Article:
So when comparing Analytics Orders to “real” (😅) Orders, try to get as close as possible to COMPARABLE Orders — do not expect to get to 100% comparable data, but 90% should be doable!
So I am exaggerating, right? Why should that be such a big challenge? Read on!
Comparing Analytics Apples to ‘real’ Apples
The following examples are all real (this time I mean real for real) examples! Comparing apples to apples was never harder.
1. An Order in the shop system is actually a delivered package (which becomes a problem when orders get split up into multiple packages) or every SKU in an Order gets its own Order ID etc…
2. The shop system immediately deletes cancelled orders (very common). These orders however show up in Analytics because Analytics usually does not know about that cancellation. And if the cancellation is not even tracked in the shop system, there is also no way to do a returns/cancellations import into Analytics.
3. Returned orders are usually not a problem (at least they were not in my cases), because they are booked separately, but watch out, they could be!
4. The shop system does not show orders until they have been processed by a sales agent/financial check.
A client measures their orders in their BI system by means of orders that have arrived in the ERP system — AFTER a financial solvency check. Thus, when a user orders on the website, that order is immediately sent to their Adobe Analytics, but many orders (e.g. by guests or new clients) do not show up in BI reports until the order has been manually approved by some human agent (e.g. it can be cancelled if the client is deemed unlikely to pay). So on Monday mornings, their Analytics shows about 10–20% MORE orders for the weekend than their BI tool (because people do not work on the weekends and only start processing the orders on Monday morning).
5. When does a shop generate its Order/Transaction ID?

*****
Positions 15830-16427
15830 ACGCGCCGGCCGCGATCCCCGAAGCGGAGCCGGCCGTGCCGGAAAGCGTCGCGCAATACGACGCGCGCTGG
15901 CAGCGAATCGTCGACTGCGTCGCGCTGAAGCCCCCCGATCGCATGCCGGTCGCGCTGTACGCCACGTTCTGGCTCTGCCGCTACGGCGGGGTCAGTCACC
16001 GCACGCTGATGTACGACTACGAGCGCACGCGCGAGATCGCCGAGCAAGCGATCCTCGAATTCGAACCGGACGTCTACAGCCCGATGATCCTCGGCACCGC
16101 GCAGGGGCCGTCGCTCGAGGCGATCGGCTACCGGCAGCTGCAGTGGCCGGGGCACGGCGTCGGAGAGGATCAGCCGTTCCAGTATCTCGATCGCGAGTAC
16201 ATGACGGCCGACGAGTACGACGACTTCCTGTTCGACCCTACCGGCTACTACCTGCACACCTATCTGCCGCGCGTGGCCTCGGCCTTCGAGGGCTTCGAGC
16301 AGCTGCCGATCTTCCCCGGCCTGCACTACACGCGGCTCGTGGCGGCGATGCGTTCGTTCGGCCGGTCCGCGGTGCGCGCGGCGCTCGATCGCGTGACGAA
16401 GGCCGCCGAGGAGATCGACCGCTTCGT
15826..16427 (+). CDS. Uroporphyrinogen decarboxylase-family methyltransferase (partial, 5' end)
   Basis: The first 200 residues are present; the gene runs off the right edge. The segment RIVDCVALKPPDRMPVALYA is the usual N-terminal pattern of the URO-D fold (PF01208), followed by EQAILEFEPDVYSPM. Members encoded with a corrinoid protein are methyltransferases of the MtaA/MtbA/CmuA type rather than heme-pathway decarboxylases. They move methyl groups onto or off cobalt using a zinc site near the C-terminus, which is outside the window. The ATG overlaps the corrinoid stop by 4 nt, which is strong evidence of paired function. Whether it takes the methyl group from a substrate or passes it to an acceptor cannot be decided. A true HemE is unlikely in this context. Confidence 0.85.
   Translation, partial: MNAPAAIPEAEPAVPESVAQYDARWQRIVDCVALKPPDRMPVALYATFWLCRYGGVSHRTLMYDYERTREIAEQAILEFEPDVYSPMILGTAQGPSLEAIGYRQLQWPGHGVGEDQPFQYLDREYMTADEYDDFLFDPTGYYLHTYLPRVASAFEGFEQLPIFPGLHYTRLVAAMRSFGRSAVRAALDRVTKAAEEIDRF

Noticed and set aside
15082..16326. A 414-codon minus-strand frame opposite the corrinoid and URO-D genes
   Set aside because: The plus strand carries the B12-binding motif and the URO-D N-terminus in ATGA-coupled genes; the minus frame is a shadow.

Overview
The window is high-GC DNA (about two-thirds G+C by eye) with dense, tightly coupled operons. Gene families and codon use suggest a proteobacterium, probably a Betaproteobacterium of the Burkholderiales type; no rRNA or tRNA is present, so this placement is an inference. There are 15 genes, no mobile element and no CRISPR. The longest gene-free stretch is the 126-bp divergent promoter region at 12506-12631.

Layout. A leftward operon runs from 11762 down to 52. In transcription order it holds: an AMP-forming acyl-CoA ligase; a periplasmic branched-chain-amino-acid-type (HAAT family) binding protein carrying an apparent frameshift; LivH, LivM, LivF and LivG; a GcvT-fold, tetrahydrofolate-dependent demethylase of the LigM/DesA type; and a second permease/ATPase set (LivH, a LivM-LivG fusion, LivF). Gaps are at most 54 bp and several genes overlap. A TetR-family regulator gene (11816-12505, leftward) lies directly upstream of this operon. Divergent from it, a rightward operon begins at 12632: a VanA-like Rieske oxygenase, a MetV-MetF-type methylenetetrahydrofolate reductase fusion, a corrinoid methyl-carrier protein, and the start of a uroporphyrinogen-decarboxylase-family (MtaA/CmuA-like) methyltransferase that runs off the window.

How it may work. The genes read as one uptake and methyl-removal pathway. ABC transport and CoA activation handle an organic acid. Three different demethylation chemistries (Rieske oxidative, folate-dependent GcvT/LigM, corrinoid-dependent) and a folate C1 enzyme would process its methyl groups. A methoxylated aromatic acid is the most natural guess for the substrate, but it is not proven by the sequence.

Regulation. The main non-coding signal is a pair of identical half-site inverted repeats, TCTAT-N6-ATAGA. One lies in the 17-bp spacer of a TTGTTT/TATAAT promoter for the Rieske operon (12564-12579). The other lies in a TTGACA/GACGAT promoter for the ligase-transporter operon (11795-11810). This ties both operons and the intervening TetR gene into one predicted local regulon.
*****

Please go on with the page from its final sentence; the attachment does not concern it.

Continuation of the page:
I had the problem recently with Magento shops and earlier with a Spryker shop: Here the shop generated a transaction ID as soon as the user started the payment process through a third-party payment provider like SaferPay (which offers an interface for payments via PayPal, credit cards etc.). If the payment provider rejected the user (e.g. fraud likely, not solvent, false password etc.), the shop system still saved the order and the Transaction ID. So when the client did a default transaction export, those rejected transactions were still in there (in Magento, you can easily filter them out via a field called “cancelled”).
Since the transaction ID is not sent to Analytics once the order is really complete (user sees “thank you page”), you can see quite a gap there. I remember a company celebrating a couple million Swiss Francs more of revenue on a Black Friday and hearing quotes like “something must be wrong with that Analytics data”. I started preparing for suicide, but in the end, it was this other system which generated the real-time revenue dashboards, all the while not giving a damn about whether a payment had actually been accepted.
6. Orders through APIs
Some shops have a server-side Order API, e.g. for resellers or business clients that want to order frequently and in large volumes. These Orders have to be excluded from backend data first before comparing to Analytics.
7. Orders from different systems
It often happens that the shop backend does not allow to easily filter out only those orders that were placed on the website instead of those placed through people calling or faxing in (yes, still happens in 2019!) their orders. Sometimes even brick-and mortar shop orders have to be filtered out first.
8. Product bundles
This usually just affects the quantity of products sold and sometimes the revenue. Bundles are often counted as one product in the shop, but because they in fact consist of multiple products, the “backend” splits them up into multiple products with different prices.
9. Trial Orders
A client sold something with a trial period, but her backend system did not count that Order until the trial was over. At that point, Analytics has no clue about that user anymore, but it had tracked the trial order like a real one including revenue.
One client’s shop system was storing and exporting the order date in UTC time which of course never matched the Analytics data for a particular date. Even worse, because both systems exported 24 hours of data, the totals were very similar, but the individual IDs often did not match.
Choosing the right Analytics Apples for Comparison
So much for things to keep in mind from the “backend” side (the “reality”).
But there are also things to keep in mind from the Analytics side, especially if you are using Google Analytics which still has not fixed the age-old bug (no, this cannot be a feature!) which allows to track multiple transactions for one and the same transaction ID (Adobe and others usually make sure one ID cannot used multiple times):